(This is first part of two posts on the distribution of Pens of Hope done on January 16, 2015. I am writing about the journey of the volunteers to the recipient school because their journey is in itself a story. Come and join them as they find their way to Guba Primary School.)
The volunteers’ journey started on this concrete narrow road. It was a morning when PAG-ASA announced the entry of Typhoon Amang and Northern Samar was Signal No.1.
On board two motorcycles, the volunteers went on their way. We couldn’t just cancel everything because we knew the kids were excitedly waiting. We just hoped the rain would not fall too soon.
Just a few minutes and they were threading on a dirt road,
which led to a tough road. Any motorcycle driver would have a hard time maneuvering on this kind of road.
So the volunteers had to dismount and proceed on foot,
until the road was good again for another ride.
But then they had to dismount for the second time,
and walk further—
much, much further—
until it was okay to ride again.
Then the ride had to end, because the motorcycles couldn’t wade in mud. The volunteers had to be on foot again and carry with their hands the boxes of school supplies for distribution.
Muds and paddies were everywhere. Going to the school, there is no other route than through this.
So after all the walking in the mud, the volunteers had tired and muddy but happy feet.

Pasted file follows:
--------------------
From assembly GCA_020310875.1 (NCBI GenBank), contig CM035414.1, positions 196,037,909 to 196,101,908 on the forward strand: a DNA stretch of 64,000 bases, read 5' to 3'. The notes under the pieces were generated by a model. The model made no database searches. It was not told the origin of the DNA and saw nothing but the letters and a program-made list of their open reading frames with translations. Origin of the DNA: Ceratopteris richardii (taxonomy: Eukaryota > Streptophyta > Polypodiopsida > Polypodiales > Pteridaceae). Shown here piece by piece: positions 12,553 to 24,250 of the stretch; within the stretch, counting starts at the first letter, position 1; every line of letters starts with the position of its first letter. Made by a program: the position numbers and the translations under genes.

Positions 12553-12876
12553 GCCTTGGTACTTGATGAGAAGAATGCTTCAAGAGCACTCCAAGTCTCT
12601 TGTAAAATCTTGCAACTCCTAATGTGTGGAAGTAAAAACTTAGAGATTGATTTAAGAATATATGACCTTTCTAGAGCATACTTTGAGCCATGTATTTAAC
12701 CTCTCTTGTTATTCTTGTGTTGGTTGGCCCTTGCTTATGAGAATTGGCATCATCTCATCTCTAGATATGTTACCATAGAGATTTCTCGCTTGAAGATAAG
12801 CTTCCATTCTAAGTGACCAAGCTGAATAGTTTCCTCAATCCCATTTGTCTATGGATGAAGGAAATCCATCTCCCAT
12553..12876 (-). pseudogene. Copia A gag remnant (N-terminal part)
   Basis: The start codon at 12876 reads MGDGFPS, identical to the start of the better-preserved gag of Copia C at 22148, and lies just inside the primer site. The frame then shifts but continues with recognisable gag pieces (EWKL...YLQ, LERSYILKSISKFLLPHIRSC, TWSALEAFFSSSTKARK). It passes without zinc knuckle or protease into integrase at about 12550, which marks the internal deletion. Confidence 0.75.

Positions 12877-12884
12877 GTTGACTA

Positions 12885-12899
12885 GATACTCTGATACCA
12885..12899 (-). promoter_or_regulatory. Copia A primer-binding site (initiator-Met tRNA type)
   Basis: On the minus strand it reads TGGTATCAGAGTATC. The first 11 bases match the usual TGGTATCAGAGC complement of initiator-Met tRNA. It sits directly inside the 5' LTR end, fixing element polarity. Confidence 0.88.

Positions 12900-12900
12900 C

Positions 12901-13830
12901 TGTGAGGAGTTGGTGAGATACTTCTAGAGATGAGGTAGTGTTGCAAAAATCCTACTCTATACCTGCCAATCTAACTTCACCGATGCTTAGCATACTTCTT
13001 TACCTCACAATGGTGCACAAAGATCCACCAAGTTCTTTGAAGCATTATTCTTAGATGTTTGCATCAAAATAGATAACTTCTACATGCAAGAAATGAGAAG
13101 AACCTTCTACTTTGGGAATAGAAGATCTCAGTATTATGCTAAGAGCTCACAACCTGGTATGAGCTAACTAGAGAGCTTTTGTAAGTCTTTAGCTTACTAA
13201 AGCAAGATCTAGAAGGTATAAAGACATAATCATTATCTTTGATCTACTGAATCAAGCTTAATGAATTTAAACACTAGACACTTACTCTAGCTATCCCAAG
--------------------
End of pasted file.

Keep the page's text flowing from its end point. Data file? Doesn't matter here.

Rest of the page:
Then, they had to cross a river
where they washed their feet and changed from rain boots to slippers.
After crossing the river, they had to walk again on what seemed like an endless narrow road that goes up,
and further down.
Ocassionally, they would meet some people along the way, like this man who was carrying 80 kilos of copra.
And sometimes, they couldn’t help but ask “Are we there yet?” when the road still seemed endless.
They had to walk some more,
at times passing by houses like this that were almost destroyed by Typhoon Ruby. In these houses live the recipient children.
Then finally, the road ahead revealed the village of Guba.
Near the school, they saw this humble sign that reads “Paaralang Primarya ng Guba” (Primary School of Guba).
They have arrived, indeed.
As they entered the school premises, they were greeted by this Philippine flag, faded and tattered but flying steady and proud, a symbol of the school’s resilience to the challenges of our time.